In 2013, 83,740 foreign nationals entered Canada as temporary foreign workers.

By contrast, in 2021 alone, Canada brought in 777,000 workers on temporary work permits, and 622,000 international students.

If P.E.I. is the first to experience political blowback at efforts to curb temporary migration, it’s in part because the province has experienced a spike in population more dramatic than almost any other province. According to a federal report released this month, the number of P.E.I. workers on temporary permits has quadrupled since 2015, rising from 400 to more than 1,600.

In just one year, the province tallied population growth of 3.7 per cent. For context, if P.E.I. were a country, it would be among the top three for population growth, just behind Syria and South Sudan.


The U.K.’s Financial Times has yet another headline documenting a new Canadian policy failure, Canada’s immigration model is coming under strain. This time last month, the newspaper also profiled Canada as a “breakdown nation” whose plummeting per-capita GDP was a warning to the rest of the developed world. If it seems weird that a U.K. paper seems so obsessed with the downfall of an anglophone cousin, one interesting wrinkle is that the Financial Times used to employ Deputy Prime Minister Chrystia Freeland as a deputy editor.

This is Prime Minister Justin Trudeau at the exact moment when he greeted a chorus of boos in Calgary on Friday with an audible “ha ha.” The venue was the Federation of Canadian Municipalities’ Big City Mayors’ Caucus. And the trigger was Trudeau saying that the carbon tax puts “more money in the pockets of eight out of 10 Canadians.”
This is Prime Minister Justin Trudeau at the exact moment when he greeted a chorus of boos in Calgary on Friday with an audible “ha ha.” The venue was the Federation of Canadian Municipalities’ Big City Mayors’ Caucus. And the trigger was Trudeau saying that the carbon tax puts “more money in the pockets of eight out of 10 Canadians.”Photo by Screenshot from YouTube/CPAC

Since we’re on the subject of Chrystia Freeland, she has continued to aggressively champion her controversial hike to the capital gains tax. The change doesn’t bring in all that much extra revenue, but Freeland’s chief argument is that without more taxes, Canada will descend into a third-world hellscape beset with internecine conflict. At least, that seems to be the gist of this quote delivered by the deputy prime minister at a Sunday announcement in Toronto:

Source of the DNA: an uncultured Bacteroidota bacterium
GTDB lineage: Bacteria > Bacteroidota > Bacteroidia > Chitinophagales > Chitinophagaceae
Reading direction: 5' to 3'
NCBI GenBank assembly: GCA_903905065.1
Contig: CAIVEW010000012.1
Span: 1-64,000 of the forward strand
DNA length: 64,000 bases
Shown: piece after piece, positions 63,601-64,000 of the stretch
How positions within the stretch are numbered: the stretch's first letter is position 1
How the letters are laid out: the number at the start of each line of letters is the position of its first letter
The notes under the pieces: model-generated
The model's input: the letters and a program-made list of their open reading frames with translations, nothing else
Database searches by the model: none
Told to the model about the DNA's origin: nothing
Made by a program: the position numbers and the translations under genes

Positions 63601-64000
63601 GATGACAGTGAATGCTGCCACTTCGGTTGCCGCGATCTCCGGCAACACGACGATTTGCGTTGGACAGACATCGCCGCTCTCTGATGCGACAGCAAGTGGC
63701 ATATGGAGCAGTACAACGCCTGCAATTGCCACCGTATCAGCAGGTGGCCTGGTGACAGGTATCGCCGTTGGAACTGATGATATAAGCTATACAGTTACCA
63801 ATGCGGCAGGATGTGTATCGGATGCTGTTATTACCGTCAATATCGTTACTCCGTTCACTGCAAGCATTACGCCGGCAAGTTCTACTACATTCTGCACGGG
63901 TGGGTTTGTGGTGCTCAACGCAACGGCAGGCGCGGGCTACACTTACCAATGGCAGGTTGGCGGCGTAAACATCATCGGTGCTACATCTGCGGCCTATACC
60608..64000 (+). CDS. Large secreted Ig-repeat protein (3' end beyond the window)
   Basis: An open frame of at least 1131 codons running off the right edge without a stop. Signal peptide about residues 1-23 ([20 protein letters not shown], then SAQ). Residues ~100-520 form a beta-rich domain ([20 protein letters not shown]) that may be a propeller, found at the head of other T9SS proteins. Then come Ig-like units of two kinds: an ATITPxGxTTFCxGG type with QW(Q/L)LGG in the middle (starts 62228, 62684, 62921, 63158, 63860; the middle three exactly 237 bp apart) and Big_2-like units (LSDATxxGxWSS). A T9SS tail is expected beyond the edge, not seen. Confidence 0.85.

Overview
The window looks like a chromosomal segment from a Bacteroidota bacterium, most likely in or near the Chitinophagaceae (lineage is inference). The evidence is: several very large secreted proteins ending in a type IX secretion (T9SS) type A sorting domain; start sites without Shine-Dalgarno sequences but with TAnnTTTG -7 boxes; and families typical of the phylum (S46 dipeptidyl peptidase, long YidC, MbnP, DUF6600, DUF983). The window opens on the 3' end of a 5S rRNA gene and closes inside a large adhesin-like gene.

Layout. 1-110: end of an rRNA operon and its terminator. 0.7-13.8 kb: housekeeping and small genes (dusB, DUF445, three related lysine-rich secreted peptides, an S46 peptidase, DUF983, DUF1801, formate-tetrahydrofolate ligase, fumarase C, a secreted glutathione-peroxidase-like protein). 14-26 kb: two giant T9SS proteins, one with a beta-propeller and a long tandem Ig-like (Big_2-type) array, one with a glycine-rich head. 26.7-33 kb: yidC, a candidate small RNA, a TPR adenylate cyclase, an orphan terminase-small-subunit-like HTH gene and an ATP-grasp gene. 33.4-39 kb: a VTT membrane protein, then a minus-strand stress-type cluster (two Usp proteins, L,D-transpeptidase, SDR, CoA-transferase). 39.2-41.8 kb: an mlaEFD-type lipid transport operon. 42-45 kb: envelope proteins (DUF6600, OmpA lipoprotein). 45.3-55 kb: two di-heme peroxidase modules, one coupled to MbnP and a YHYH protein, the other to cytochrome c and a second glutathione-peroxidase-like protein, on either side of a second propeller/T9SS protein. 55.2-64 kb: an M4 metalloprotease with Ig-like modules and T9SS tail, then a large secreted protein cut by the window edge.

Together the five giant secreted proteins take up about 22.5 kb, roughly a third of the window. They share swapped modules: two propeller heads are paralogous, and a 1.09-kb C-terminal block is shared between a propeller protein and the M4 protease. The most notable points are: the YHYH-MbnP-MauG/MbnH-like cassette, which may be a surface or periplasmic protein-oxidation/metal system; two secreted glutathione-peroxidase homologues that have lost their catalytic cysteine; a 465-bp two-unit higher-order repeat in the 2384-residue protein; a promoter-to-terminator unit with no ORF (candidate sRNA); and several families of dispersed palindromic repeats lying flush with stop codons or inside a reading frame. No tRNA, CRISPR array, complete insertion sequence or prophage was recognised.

“Do you want to live in a Canada where kids go to school hungry? Do you want to live in a country where a teenage girl gets pregnant just because she doesn’t have the money to buy birth control? Do you want to live in a country where the only Canadians who can buy their own homes are those with parents who can help with the down-payment? … Do you want to be in a country where those at the very top live lives of luxury but must do so in gated communities behind ever higher fences using private health care and airplanes because the public sphere is so degraded and the wrath of the vast majority of their less privileged compatriots burns so hot?”

Walk With Israel rally
An estimated 50,000 people attended a Sunday Walk With Israel rally in Toronto, making it one of the largest political rallies in recent Canadian history. The turnout certainly eclipses that for the hundreds of anti-Israel marches that have hit Toronto since October 7, the most disruptive of which often had no more than a couple of hundred.Photo by United Jewish Appeal

Oh, and today also marks exactly one week since a high-level intelligence report came out alleging that Parliament harbours “witting” foreign agents — a revelation that prompted the government to take no action whatsoever and refuse to release the names of the accused traitors. Today, the Liberal government seemed to back a Bloc Québécois proposal to simply toss the issue to the ongoing Foreign Interference Commission — although that would carry the notable awkwardness of MPs and Senators continuing to show up to work amid colleagues who may secretly be in league with hostile foreign governments.